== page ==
KVM logo The KVM hypervisor has always been at or near the top of any sort of performance chart in virtualization land. But when it comes to disk input/output, things are not as always so well behaved.

In terms of block storage, KVM can fall short in performance, because the hypervisor is tapping into the QEMU block layer, not the Linux kernel. And when large blocks come through, things can slow way down, according to Paolo Bonzini, a Senior Principal Software Engineer at Red Hat and maintainer for the KVM Project.

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Community Track at Red Hat Summit Call for Proposals

This year at Red Hat Summit, we will have a track to highlight some of the excellent work being done in upstream communities that Red Hat participates in and sponsors. If you're working on, or using, one of our key projects we'd love to hear about it!

The Open Source and Standards (OSAS) team would like to feature interesting case studies that show how our communities are using projects like CentOS, Ceph, Fedora, Foreman, Gluster, oVirt, Project Atomic, RDO, and others. We're also interested in presentations that show off work happening in the upstreams, to demonstrate the innovation that happens first upstream.

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FOSDEM Notes—Introducing Lago

Lago logo There's a lot of movement lately around containers to run tests and development environments, but not all the applications are ready to run inside them, maybe because they are legacy applications, that rely on some system details to be able to run, or because they are applications that require to access those system details, like for example, oVirt, a virtualization platform for the data center.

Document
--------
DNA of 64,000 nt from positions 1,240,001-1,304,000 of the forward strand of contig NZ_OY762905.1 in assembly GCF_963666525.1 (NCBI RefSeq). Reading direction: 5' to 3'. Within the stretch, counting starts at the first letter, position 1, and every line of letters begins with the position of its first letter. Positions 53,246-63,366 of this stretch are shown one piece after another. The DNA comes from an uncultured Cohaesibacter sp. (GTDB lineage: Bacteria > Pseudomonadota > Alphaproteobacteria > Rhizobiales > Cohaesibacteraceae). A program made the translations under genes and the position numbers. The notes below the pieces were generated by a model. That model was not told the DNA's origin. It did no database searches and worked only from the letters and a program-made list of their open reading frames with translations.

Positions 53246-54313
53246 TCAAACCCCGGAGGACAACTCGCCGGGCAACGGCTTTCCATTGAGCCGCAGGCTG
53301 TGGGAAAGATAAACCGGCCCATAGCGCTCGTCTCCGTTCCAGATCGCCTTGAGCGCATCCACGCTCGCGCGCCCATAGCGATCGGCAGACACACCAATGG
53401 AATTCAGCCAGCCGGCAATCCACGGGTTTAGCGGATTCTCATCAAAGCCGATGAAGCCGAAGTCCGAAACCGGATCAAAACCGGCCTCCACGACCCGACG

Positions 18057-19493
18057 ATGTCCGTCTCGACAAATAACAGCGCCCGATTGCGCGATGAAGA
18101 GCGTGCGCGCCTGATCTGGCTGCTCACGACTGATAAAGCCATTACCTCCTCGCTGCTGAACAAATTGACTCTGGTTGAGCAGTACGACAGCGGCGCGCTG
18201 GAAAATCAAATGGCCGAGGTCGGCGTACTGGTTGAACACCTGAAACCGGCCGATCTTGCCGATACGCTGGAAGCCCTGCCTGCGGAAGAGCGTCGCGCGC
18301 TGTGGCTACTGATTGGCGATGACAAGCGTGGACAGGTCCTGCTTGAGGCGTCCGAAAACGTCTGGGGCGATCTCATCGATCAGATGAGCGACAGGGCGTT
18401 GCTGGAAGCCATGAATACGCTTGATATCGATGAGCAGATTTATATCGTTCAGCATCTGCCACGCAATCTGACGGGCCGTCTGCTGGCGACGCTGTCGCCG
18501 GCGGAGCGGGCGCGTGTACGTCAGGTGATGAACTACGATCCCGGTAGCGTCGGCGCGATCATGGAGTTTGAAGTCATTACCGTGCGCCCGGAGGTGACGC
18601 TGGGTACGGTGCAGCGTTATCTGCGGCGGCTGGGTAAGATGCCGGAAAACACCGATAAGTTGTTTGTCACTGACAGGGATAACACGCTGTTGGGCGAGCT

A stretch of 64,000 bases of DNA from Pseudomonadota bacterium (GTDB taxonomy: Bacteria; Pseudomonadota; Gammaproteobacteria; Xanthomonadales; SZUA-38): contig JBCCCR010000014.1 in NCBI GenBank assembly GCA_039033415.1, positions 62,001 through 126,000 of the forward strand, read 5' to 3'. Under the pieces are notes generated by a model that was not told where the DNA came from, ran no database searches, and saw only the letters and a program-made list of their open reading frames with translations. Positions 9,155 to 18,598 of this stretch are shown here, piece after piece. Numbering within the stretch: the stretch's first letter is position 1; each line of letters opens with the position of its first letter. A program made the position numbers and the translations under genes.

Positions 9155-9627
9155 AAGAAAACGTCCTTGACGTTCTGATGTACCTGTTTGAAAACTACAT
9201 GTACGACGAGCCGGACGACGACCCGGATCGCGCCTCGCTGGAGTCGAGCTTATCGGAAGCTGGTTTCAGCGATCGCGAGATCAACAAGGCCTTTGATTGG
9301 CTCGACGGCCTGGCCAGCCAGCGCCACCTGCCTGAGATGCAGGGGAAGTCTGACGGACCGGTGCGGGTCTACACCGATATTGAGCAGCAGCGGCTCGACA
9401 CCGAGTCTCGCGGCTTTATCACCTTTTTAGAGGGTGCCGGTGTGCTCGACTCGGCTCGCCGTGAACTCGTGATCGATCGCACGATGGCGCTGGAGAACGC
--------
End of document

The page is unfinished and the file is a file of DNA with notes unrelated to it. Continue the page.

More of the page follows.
So in oVirt, we found that containers were not a strong fit to create reproducible and meaningful testing environments that would give insight on the possible failures when running on real metal. We wanted an easy way to let developers run those tests locally on their laptops the same (or as similar as possible) way as they run on continuous integration, where we have big servers. Here is where the Lago project comes in play!

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Ceph Community Update—January 2016

Ceph logo It has been quite a while since a coordinated Ceph update has made it to the Ceph blog, so I figured it was time to gather all of the various threads and make sure they were in a single place for consumption.

Quite a lot is happening in the Ceph world and, depending on what part of the project you are involved with, there is more than likely to be a place for you to deepen your engagement with the community. So, let’s do the highlight reel.

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Welcome to the New Project Atomic Community Lead

Project Atomic logo The Open Source and Standards team in Red Hat is very pleased to announce the addition of its latest team member: Josh Berkus, the new Community Lead for Project Atomic.

It is probably not hyperbole to say that Josh's life is all about containers right now… almost literally. Not only is Josh taking on the new role at Red Hat for Project Atomic, which is all about managing and optimizing containers, he and his wife are in the process of transporting their residence from the Bay Area to Oregon this month–appropriately enough, using shipping containers.